When the Pause Becomes Sing-Song in Public Speaking

Posted on Posted in Public Speaking

For all my talk, my articles, and the advice I give about the wonderful, marvelous pause in public speaking, a difficulty for some is that it can become rhythmic, taking on a sing-song effect. The one thing you never want from the pause is for your audience to know in advance when it is coming.

Sing-song means that you have a rhythm in your speech which is recognizable in that you break or pause after a certain number of words while speaking. Usually the pause occurs after every 4-5 words. The problem with sing-song is two-fold: it is boring and it becomes anticipated. In either case, it will put your audience to sleep.

While not common among great public speakers, I had an opportunity to hear a sing-song delivery from an older man who was quite renowned in the public speaking circuit. After 20 minutes listening to this individual, I zoned out. (What brings the invitations for this man to speak, however, is not his abilities at the lectern but the books he is selling in the back of the room.)

Say the following sentence pausing after each phrase in bold.

    The crippled old man (pause) walked with a cane (pause) and was pushed off the curb (pause) during the riot.

This above example could be said without a pause or maybe with 1 pause but, by no means, should there be 3 pauses during those 17 words!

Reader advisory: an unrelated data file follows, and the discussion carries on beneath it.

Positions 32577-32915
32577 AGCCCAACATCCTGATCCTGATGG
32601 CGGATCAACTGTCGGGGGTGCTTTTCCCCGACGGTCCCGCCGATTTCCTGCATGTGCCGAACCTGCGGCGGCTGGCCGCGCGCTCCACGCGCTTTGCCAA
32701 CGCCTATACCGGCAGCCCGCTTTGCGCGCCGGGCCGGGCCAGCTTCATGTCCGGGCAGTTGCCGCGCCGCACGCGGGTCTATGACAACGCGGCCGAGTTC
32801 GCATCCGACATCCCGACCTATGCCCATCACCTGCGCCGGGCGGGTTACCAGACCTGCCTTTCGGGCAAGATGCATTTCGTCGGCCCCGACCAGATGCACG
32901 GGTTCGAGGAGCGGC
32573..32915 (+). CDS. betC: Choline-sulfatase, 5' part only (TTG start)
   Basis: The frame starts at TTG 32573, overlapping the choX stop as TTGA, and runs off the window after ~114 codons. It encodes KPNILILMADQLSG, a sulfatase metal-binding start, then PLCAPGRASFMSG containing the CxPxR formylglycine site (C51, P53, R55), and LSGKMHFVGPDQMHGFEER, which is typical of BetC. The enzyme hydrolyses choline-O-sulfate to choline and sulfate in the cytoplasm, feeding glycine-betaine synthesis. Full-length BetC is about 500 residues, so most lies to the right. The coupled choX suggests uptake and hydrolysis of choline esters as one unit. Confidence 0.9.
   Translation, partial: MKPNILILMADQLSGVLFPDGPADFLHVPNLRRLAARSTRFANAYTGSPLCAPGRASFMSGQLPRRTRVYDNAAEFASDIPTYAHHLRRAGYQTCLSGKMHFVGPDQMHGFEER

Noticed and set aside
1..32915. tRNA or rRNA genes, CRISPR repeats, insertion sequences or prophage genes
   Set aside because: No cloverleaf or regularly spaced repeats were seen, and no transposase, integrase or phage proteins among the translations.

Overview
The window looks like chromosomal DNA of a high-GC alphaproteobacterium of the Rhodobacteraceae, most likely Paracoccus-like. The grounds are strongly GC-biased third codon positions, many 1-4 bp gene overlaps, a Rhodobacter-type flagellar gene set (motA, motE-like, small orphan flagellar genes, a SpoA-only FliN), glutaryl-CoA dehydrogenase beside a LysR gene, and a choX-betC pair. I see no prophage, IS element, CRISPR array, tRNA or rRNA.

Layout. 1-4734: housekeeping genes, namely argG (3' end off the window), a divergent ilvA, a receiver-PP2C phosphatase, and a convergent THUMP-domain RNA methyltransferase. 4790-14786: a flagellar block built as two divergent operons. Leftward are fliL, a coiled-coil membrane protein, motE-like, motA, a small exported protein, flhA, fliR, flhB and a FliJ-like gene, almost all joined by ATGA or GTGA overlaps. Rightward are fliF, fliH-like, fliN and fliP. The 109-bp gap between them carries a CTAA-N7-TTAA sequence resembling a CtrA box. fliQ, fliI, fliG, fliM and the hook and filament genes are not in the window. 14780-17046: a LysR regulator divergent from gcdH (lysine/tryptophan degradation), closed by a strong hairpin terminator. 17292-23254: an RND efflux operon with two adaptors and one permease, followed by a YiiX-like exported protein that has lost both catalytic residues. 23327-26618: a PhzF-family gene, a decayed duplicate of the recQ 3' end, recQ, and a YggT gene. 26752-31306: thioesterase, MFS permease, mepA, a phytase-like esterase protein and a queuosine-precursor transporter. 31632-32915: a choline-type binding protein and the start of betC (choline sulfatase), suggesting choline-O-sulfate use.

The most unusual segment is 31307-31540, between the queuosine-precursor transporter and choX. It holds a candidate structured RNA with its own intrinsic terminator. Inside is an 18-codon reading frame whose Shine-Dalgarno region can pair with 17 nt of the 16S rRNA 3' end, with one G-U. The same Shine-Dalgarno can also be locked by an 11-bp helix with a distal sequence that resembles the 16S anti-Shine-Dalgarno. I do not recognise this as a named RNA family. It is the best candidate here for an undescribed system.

If you are pausing too often or if you have been told that you speak in sing-song, try the sentence below first with 1 pause and then try it with no pauses.

    The crippled old man walked with a cane (pause) and was pushed off the curb during the riot.

No Pause

    The crippled old man walked with a cane and was pushed off the curb during the riot.

With practice, you should be able to learn to pause only when you need it or for effect. The pause is wonderful for taking a quick breath in order to supplement your air supply, for changing topics, and for briefly regrouping your thoughts. Too many pauses, however, is monotonous. If you are not sure whether you are making progress by limiting your pauses, try recording yourself when you speak and studying the playback.

Remember, too many pauses is tedious. Stop the sing-song delivery and start talking to your audience and not at them.

The Voice Lady Nancy Daniels provides private, group and corporate training throughout the United States and Canada as well as Voicing It!, the first video training program on voice improvement and presentation skills. Discover your real voice at Voice Dynamic.